The poster contest is an important component of our efforts to educate the public about the climate change issue. There are increasing concerns that human activity – such as the burning of coal and other fossil fuels to generate electricity – contributes to climate change, which has been associated with increased risk of droughts, heat waves and storms.

Yet a decade later its CEO and President, Robert Watson, has written the Star Phoenix dismissing a good question from a Saskatoon Community Wind representative, James Glennie, to meaningfully reduce pollution. Why isn’t SaskPower investing heavily in distributed power generation from renewable sources like wind, and solar thermal and photovoltaic? Our coal-burning crown corporation last year on its website was citing a study into solar power, conducted in the year 2000, to dismiss solar as a viable commercial power generation option. It sounded suspiciously similar to Mr. Watson’s excuses given to Mr. Glennie’s good ideas. We know technology has changed significantly since 2000, not only in computers, but in solar panels and solar thermal. Saskatchewan home owners installing net metered solar arrays, now expect to make profit on their investments, in as few as ten years pay-back time.

Instead of giving ‘Can’t-Do’ excuses for why it’s more difficult to use solar and wind in Saskatchewan’s tough climate, our crown corporation’s CEO could co-opt can-do direction from Saskatchewan people, and develop renewable energy technology right here. We can sell those adaptations abroad to other places with harsh, sunny Winters. I’m also not pleased with a SaskPower VP telling me last year, there’s a high cost for “utilities in the Northern Hemisphere” to use solar. Have they not seen what Germany, Spain, Ontario, California, and other utilities in our hemisphere are investing in? Every American border station has a large solar power installation because it’s “a high cost”? I don’t think so. Judging by SaskPower’s President’s remarks in the paper, innovation and change will come from the bottom up.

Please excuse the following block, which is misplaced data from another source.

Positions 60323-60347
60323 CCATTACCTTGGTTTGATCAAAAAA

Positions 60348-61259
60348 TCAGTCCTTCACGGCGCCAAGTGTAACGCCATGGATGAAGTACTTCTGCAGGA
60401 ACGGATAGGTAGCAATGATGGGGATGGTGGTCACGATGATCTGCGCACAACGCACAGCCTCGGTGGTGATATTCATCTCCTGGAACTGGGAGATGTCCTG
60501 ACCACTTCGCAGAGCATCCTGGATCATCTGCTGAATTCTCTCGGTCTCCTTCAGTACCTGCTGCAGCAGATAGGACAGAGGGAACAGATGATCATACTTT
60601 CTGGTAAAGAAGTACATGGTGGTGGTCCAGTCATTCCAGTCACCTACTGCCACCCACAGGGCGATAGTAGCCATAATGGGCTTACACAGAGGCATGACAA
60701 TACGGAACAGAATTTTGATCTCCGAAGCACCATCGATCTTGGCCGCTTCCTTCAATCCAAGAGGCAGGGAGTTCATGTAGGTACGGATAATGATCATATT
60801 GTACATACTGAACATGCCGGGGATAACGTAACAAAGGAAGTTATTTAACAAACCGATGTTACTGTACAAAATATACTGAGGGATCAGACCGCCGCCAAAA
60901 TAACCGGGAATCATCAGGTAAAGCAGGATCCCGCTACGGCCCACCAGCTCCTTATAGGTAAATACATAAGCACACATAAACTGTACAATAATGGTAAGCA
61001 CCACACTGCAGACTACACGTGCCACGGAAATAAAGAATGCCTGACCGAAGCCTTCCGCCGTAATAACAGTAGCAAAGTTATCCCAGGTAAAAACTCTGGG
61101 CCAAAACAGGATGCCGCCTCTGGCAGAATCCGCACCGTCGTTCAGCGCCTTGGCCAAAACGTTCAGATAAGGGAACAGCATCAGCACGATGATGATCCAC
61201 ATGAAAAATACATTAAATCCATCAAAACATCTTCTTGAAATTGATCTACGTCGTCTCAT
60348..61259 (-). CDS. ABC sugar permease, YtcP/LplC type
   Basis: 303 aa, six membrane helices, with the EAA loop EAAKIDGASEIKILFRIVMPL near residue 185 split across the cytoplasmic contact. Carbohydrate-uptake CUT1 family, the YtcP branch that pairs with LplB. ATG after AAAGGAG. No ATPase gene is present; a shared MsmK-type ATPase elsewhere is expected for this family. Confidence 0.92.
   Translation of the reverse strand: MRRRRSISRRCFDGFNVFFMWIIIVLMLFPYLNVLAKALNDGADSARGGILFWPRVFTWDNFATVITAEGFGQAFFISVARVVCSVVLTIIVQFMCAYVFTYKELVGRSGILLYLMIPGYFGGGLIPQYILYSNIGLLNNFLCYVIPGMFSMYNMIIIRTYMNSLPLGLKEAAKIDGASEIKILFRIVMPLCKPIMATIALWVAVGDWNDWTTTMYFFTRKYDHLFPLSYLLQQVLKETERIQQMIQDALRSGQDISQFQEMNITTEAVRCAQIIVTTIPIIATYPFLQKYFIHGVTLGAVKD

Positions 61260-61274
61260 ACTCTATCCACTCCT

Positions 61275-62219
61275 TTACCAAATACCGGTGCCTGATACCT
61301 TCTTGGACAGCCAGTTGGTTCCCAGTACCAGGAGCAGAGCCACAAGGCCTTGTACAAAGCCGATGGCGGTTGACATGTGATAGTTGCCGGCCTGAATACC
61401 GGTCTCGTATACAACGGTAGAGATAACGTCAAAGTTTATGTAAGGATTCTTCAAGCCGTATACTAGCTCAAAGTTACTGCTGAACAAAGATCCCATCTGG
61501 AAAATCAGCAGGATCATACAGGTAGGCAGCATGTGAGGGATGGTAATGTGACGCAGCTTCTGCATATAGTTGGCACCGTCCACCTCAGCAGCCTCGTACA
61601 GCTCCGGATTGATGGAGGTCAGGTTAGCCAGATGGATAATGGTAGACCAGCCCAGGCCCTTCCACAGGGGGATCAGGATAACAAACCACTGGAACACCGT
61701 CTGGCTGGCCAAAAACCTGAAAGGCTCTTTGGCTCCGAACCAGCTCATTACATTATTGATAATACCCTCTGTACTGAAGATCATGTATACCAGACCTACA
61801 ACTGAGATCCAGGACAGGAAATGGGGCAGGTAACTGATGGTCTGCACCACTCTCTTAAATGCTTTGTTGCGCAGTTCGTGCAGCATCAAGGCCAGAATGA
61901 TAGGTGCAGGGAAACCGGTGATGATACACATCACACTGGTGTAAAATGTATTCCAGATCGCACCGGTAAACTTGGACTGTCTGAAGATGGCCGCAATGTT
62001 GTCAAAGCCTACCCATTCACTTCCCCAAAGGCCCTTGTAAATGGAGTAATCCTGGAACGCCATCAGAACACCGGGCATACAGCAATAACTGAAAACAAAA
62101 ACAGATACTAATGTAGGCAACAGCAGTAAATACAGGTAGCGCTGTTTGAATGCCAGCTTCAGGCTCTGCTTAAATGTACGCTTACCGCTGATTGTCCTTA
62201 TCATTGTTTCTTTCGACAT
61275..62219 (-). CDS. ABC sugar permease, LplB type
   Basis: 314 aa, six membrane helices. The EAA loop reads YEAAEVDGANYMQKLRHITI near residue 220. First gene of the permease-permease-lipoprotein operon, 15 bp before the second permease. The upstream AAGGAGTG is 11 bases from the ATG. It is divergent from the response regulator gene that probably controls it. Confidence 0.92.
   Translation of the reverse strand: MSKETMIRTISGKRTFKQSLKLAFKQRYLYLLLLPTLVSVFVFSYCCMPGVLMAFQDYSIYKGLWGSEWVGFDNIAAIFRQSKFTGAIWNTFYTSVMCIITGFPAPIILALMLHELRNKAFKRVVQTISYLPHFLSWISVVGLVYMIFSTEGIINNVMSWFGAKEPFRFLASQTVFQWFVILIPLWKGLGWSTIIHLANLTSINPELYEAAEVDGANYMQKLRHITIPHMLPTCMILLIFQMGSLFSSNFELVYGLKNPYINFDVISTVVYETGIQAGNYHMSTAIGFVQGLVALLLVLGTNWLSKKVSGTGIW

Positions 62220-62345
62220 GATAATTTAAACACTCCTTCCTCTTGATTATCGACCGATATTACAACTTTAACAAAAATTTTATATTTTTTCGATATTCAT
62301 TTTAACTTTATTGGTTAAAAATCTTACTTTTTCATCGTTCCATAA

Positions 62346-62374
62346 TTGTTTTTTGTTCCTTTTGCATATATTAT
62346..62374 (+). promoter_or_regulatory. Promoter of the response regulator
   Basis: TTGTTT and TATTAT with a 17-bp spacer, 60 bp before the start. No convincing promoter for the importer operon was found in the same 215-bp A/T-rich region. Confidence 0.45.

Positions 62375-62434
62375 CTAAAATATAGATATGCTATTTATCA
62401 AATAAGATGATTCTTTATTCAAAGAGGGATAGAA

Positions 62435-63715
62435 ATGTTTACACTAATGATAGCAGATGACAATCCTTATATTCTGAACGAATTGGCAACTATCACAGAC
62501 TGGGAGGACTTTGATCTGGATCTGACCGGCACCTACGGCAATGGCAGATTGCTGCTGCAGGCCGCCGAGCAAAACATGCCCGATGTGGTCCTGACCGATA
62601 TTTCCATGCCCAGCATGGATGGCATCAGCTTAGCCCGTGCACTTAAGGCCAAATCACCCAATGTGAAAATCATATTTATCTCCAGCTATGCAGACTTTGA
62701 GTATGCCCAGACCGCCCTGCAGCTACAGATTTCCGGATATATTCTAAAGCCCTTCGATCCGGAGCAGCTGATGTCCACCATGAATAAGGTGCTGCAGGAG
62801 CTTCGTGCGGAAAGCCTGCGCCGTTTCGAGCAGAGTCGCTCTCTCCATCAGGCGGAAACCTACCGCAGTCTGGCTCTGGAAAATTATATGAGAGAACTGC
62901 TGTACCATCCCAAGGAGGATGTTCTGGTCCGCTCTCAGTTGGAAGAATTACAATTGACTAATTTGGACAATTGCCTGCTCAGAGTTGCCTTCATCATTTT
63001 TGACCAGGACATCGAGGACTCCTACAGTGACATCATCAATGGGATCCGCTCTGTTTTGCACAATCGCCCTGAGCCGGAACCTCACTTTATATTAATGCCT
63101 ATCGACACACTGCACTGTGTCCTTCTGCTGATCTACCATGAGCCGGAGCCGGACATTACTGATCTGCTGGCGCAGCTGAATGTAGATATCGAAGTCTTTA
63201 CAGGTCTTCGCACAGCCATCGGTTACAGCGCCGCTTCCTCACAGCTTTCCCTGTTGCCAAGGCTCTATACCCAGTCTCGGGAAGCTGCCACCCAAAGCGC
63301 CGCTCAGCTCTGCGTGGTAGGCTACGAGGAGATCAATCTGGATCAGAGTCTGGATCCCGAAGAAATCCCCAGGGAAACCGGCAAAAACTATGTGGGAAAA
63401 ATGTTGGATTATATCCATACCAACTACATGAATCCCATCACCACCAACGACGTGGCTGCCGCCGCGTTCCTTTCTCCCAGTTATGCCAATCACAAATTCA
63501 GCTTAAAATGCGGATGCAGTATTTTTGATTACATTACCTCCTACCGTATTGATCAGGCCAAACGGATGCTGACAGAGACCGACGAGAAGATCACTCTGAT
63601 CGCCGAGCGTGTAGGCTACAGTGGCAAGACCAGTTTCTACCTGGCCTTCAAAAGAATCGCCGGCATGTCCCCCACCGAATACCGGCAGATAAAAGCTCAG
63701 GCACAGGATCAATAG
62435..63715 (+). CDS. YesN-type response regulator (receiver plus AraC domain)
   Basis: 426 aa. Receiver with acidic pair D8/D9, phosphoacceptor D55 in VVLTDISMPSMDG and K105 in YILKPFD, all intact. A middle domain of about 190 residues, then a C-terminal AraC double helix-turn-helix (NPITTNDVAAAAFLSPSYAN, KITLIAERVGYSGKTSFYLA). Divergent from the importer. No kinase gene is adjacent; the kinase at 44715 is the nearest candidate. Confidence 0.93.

Below is a re-write of Mr. Watson’s letter to the editor, which cuts through the BS.

I’d like to provide additional information on SaskPower’s plans for a power generation mix that has served to make Saskatchewan, Canada’s worst per-capita air polluter.

Unlike fossil fuel sources, which can produce power and greenhouse gas constantly, wind and solar are not sources of greenhouse gases (i.e. they don’t cause climate change) and can meet our day-to-day requirements if we change how we use electricity. We can keep fossil fuels as emergency backup only.

Wind power is intermittent and cannot be effectively stored without innovation SaskPower is not willing or able to provide. Our province’s wind conditions allow for turbines to generate electricity nearly 40 per cent of the time, which is as much time in the day as you might directly need immediate electricity. They do not produce greenhouse gas or smog, which makes them safer than coal plants. We don’t paint windmills black to naturally heat them, so when it’s too cold outside we shut them down and lose potential generation revenue.

Solar power, in various forms, is suitable for widespread generation in Saskatchewan because the technology has improved immensely and is set to become cheaper than coal within the life-span of many coal turbines already built.

SaskPower will continue to ignore innovation so it has to invest less in retraining engineers who are really good at operating coal turbines and conventional grids, but don’t seem to have a sniff about how to create a distributed smart grid of renewable energy with a fossil fuel backup system.